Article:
Allegheny to Host Panel of Experts Discussing the Economic Impact of the Opioid Crisis
The opioid crisis has hit Pennsylvania hard.
Fatal overdoses rose 37 percent across the state between 2015 and 2016 and are now the leading cause of death among Americans under 50, health statistics from Pennsylvania and other states show. Death rates have been particularly high in counties in Western Pennsylvania. Beaver, Allegheny, Washington, Butler, Crawford and Erie counties had death rates in 2016 that placed them in the top one-third of counties in the state.
The increased use of heroin and other opioids raises questions about how this crisis is affecting business and the economy.
Allegheny College’s 17th Executive Roundtable at 4 p.m. Monday, April 9, in Ford Memorial Chapel, will examine “The Opioid Crisis, Business and the Economy” and will bring together executives and government and health professionals to discuss the implications of the crisis on American society. The event is hosted by the college’s Center for Business and Economics and Law & Policy Program. It is free and open to the public.
The panel of experts will include: Dionissi Aliprantis, senior research economist at the Federal Reserve of Cleveland; Denise Johnson, chief medical officer at the Meadville Medical Center; Republican Congressman Mike Kelly of Pennsylvania’s 3rd District, and Elisabeth Smith, president and chief executive officer of Acutec Precision Aerospace. Zachary Callen, Allegheny professor of political science, will serve as panel moderator.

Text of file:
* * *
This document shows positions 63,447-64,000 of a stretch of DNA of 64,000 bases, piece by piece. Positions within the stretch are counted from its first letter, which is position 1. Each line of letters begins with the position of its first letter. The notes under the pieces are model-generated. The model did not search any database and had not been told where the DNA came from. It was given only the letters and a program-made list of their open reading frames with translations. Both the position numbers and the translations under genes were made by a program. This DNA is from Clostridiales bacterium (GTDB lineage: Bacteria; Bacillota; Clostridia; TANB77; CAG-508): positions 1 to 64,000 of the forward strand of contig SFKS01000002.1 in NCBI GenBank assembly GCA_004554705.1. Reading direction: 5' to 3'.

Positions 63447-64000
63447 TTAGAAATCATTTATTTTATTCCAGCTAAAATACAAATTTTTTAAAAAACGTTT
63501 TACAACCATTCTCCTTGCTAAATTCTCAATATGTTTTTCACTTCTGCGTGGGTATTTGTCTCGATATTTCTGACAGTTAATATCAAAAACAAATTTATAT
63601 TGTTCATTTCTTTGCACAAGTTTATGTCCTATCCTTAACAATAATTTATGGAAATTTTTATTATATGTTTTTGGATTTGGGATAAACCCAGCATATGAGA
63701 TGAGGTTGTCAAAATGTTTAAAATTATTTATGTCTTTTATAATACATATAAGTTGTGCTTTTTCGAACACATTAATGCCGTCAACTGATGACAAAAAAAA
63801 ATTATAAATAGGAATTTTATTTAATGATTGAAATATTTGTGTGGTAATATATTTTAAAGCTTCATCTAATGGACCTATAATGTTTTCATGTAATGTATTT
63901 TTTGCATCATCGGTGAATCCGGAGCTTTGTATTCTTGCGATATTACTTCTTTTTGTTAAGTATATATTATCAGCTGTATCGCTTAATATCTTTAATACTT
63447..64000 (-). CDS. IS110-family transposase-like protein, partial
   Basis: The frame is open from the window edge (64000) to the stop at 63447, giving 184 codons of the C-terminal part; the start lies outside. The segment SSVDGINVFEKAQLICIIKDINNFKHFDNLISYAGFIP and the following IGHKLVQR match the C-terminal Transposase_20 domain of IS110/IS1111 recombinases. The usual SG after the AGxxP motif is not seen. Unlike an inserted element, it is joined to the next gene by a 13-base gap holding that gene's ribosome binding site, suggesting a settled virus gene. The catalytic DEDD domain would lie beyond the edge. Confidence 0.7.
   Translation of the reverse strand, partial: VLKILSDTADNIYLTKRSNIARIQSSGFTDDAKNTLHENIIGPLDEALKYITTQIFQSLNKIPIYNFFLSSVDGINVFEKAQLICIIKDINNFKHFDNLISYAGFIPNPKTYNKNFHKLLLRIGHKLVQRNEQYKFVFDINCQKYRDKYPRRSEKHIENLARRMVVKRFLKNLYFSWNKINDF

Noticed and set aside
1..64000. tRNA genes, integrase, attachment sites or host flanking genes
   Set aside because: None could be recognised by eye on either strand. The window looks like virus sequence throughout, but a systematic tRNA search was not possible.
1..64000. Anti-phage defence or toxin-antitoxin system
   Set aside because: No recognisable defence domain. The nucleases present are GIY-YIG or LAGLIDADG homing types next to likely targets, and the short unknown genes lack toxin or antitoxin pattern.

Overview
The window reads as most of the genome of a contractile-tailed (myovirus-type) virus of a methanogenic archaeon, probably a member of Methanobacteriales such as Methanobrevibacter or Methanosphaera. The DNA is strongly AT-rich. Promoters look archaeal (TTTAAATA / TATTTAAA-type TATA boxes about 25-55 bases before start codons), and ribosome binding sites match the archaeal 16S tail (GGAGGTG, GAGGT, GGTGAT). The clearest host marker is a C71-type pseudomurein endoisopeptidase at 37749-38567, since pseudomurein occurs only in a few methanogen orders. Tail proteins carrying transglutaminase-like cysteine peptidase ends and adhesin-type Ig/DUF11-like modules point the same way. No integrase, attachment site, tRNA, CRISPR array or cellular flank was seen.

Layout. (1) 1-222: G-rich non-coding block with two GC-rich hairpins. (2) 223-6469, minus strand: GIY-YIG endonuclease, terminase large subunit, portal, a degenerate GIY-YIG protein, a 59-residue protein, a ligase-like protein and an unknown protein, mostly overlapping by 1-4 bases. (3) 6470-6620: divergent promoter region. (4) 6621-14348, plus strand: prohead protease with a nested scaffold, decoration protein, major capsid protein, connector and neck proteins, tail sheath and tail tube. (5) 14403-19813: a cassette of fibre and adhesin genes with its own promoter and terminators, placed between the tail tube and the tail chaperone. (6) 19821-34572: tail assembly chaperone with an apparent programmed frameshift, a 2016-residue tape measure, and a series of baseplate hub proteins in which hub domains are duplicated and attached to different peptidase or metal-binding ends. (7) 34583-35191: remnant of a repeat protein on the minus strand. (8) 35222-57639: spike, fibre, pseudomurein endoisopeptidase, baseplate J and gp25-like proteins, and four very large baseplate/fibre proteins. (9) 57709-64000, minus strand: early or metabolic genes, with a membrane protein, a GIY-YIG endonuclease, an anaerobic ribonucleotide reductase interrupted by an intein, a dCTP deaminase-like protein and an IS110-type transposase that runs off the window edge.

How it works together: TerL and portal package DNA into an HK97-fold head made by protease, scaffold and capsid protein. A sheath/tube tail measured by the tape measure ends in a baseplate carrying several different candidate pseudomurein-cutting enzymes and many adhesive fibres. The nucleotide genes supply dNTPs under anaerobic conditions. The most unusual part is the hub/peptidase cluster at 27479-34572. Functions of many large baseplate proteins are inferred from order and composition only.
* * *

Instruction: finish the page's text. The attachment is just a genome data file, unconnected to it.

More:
The roundtable’s expert panelists from the world of economics, medicine and politics will discuss the implications of the opioid crisis and the economic challenges that confront all facets of society from families to businesses to health-care teams.
“In November 2017 the Council of Economic Advisors published a study that estimated the cost of the opioid crisis in 2015 alone was $500 billion nationwide,” said Tomas Nonnenmacher, professor of economics and co-director of Allegheny’s Center for Business and Economics. “This is a staggering loss, mostly due to over 33,000 opioid-involved deaths of mostly working-age individuals. In the roundtable discussion, we will hear from an economist, a health professional, an employer and a member of Congress who are studying how the opioid crisis affects individuals, business and the economy and how policies and partnerships might help individuals, businesses and health-care professionals to best respond.”
The Executive Roundtable is supported by the Earl W. Adams Jr. Endowment, established by Allegheny College Trustee William H. Brown Jr., Allegheny class of 1980, in honor of Professor Earl William Adams Jr. — teacher, mentor and friend. For more information on the roundtable, contact email@example.com.